Why is it so important that our beliefs and decisions or choices (and the actions that flow from them) are based on good reasons? The obvious answer is that this strategy gives us the best chance of forming true beliefs and making the best decisions or choices, or in the case of moral judgments and actions, doing what is right.
Good reasons are relevant and strong, and in this topic the children practice working together to build good reasons, rather than reasons that are weak or not closely enough related to the questions asked. The skills required to identify and evaluate practice are revisited and practised in later topics.
Topic 3: Are you the same person you used to be?
Is seven-year-old Jack, who is 130cms tall and can run, play the flute and read chapter books, one and the same person he was at 10 months old, when he was unable even to walk or talk?
If so, what is it that makes him one and the same? In this topic we invite children to begin to think for themselves about what constitutes a person’s identity over time. Is it established by physical continuity or psychological continuity?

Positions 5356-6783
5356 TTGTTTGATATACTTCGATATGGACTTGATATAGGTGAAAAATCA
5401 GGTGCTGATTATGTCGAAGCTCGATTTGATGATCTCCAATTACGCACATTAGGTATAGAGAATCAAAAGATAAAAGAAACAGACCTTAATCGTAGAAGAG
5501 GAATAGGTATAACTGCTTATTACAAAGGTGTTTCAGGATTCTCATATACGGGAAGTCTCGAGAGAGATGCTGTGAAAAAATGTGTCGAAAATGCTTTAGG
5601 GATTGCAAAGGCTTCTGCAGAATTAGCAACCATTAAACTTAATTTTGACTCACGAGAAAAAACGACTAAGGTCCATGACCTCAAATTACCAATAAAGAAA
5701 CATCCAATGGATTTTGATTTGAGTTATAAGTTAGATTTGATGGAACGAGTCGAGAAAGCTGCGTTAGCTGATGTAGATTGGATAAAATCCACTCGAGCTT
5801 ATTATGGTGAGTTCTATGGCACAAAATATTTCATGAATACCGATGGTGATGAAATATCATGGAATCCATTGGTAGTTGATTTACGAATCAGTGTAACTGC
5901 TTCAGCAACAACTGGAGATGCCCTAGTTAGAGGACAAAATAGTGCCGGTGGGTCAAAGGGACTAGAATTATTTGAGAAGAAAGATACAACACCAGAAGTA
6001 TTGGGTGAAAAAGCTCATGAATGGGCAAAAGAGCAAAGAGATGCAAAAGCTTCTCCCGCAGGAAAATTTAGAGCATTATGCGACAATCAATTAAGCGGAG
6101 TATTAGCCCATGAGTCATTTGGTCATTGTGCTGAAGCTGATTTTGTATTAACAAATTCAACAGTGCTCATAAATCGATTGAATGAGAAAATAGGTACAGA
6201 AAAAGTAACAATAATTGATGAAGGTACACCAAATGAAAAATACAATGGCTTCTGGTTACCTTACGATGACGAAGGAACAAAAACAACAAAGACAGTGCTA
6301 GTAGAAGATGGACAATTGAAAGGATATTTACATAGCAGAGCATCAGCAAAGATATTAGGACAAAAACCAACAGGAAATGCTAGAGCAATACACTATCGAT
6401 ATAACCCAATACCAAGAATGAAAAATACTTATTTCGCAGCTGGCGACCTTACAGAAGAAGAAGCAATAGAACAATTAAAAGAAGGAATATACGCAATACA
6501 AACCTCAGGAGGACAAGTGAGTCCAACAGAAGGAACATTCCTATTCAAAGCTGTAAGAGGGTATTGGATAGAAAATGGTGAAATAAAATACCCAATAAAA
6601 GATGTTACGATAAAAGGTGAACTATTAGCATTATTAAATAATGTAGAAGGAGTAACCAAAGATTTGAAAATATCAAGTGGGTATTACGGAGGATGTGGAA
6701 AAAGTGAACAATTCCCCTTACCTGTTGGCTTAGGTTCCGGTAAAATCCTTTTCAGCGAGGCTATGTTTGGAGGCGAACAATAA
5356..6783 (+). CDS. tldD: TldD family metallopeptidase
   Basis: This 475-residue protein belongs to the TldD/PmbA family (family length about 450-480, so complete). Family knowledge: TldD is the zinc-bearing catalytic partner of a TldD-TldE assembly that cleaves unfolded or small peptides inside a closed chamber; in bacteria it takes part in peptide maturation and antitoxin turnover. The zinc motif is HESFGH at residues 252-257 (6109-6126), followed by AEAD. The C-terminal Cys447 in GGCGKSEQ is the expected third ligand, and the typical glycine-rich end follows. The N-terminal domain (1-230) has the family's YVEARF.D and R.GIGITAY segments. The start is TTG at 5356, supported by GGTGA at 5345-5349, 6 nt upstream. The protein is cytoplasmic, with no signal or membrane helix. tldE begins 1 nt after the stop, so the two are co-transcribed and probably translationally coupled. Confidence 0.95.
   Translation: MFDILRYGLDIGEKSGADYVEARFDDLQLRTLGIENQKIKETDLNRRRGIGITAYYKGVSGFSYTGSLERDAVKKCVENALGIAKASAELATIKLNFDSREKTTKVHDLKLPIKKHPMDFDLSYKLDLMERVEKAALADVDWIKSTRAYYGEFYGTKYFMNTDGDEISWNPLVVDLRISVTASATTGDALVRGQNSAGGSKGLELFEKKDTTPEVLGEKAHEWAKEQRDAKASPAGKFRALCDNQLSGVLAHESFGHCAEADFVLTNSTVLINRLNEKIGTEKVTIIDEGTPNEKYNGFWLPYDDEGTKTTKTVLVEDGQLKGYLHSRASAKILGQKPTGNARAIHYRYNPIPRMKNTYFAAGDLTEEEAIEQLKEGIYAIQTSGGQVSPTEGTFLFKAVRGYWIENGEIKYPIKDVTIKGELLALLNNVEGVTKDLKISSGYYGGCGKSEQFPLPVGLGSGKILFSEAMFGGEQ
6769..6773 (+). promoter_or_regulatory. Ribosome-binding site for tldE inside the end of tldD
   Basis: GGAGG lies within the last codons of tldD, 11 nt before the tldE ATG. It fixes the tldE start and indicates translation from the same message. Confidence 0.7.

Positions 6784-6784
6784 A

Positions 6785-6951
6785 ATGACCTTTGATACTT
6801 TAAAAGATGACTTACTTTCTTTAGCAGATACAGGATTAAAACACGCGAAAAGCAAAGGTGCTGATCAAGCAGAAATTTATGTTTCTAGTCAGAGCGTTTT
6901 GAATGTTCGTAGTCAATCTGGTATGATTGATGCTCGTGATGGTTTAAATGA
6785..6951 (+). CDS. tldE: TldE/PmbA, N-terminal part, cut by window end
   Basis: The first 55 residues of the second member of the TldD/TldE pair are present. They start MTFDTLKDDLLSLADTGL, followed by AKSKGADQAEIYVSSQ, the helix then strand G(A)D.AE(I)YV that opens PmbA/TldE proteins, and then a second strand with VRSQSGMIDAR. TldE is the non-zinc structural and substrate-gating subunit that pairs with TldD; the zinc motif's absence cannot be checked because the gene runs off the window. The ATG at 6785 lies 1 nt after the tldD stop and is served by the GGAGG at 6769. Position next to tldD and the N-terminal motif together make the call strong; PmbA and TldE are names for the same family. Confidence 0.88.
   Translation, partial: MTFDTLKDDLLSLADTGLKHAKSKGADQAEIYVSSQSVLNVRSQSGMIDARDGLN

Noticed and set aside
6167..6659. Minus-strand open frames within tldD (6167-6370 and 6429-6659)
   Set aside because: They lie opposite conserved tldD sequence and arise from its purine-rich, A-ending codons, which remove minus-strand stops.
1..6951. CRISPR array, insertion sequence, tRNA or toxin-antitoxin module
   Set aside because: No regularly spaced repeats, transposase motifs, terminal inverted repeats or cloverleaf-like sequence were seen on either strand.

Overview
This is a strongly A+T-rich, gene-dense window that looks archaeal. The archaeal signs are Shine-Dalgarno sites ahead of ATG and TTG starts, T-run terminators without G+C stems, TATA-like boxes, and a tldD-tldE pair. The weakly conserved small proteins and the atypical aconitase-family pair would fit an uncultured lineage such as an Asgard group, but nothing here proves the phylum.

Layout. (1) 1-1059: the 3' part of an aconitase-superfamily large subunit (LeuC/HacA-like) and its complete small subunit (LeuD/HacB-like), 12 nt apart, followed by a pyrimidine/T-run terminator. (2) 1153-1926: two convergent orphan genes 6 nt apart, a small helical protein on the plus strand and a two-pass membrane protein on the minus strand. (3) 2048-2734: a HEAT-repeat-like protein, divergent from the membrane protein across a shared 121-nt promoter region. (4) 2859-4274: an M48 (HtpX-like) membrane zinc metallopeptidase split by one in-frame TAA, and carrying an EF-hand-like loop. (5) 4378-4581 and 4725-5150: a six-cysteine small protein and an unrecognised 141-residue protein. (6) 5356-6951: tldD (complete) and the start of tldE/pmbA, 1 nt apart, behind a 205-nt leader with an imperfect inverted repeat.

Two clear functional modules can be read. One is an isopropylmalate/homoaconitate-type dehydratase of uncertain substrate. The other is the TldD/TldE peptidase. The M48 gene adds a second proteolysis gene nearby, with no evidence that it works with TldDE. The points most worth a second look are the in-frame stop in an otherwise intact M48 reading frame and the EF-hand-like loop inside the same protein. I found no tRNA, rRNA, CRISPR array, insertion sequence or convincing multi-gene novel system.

We meet Harry and Harley, two caterpillars that develop into butterflies. While they remember what it was like to eat leaves, they don’t do that anymore. Is Harley still Harley, even though he looks quite different to the way he used to? We help the two friends try to figure it out.
Gus has lots of fond memories of being with Grandpa, and things they have done together, like look for crabs and shells in the rock pools when the tide goes out.
As Grandpa gets older, though, he forgets many things – like where he went to school, books he’s read, and he sometimes even forgets Gus’ name. Even so, Grandpa is still as kind and patient as ever.
Grandpa has lost most of his memories. Do you think he is still the same person he was when he used to take Gus and Jack to the beach?
Memory Game – What can you remember?
This game is about memories, and what it would be like if we lost our memories.
I will read out a question that starts with ‘Can you remember…’ it might be ‘Can you remember the name of the teacher you had in Kindergarten?’ I will give you time to think and you can answer when your answer is ready.
- Can you remember what you had for dinner last Saturday?
Follow up with: What was it? Did you like it?
- Can you remember what you did at lunchtime yesterday?
Follow up with: What did you do? Was it fun?
- Can you remember what your favourite book was when you were five?
Follow up with: What was it? What did you like about it?
- Can you remember what games you liked to play before you started school?
Follow up with: What were they? Did you play them on your own? Or with someone else?
- Can you remember what your favourite TV show was when you were three?
Follow up with: What was it? What did you like about it?
- Can you remember your first day at school?
Topic 4 Laziness